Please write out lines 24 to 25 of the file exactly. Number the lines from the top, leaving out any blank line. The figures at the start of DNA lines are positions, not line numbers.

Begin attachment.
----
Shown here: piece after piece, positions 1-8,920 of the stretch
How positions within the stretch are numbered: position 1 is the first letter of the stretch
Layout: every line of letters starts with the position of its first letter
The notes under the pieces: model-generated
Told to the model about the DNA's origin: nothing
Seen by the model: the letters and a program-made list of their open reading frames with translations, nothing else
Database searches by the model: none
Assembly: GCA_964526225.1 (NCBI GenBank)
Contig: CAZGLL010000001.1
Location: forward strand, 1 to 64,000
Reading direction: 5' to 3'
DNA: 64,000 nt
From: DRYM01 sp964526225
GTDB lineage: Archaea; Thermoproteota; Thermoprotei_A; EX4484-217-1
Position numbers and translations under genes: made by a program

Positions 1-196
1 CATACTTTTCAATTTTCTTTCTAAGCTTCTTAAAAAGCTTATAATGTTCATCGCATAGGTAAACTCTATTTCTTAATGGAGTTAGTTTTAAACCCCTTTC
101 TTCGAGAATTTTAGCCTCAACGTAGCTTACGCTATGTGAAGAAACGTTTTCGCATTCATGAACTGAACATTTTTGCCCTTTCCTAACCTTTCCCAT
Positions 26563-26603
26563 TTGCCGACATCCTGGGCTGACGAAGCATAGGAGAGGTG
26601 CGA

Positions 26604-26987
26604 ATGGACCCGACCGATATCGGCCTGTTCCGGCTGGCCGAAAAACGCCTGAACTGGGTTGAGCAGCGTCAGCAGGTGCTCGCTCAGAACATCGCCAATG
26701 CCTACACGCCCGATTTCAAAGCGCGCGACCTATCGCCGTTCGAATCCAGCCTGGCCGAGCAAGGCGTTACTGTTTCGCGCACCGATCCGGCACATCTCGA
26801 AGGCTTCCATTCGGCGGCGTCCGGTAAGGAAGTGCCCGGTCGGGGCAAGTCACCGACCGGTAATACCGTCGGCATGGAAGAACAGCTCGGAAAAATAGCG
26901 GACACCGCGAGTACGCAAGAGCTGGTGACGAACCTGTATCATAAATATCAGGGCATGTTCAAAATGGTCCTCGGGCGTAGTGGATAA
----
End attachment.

26701 CCTACACGCCCGATTTCAAAGCGCGCGACCTATCGCCGTTCGAATCCAGCCTGGCCGAGCAAGGCGTTACTGTTTCGCGCACCGATCCGGCACATCTCGA
26801 AGGCTTCCATTCGGCGGCGTCCGGTAAGGAAGTGCCCGGTCGGGGCAAGTCACCGACCGGTAATACCGTCGGCATGGAAGAACAGCTCGGAAAAATAGCG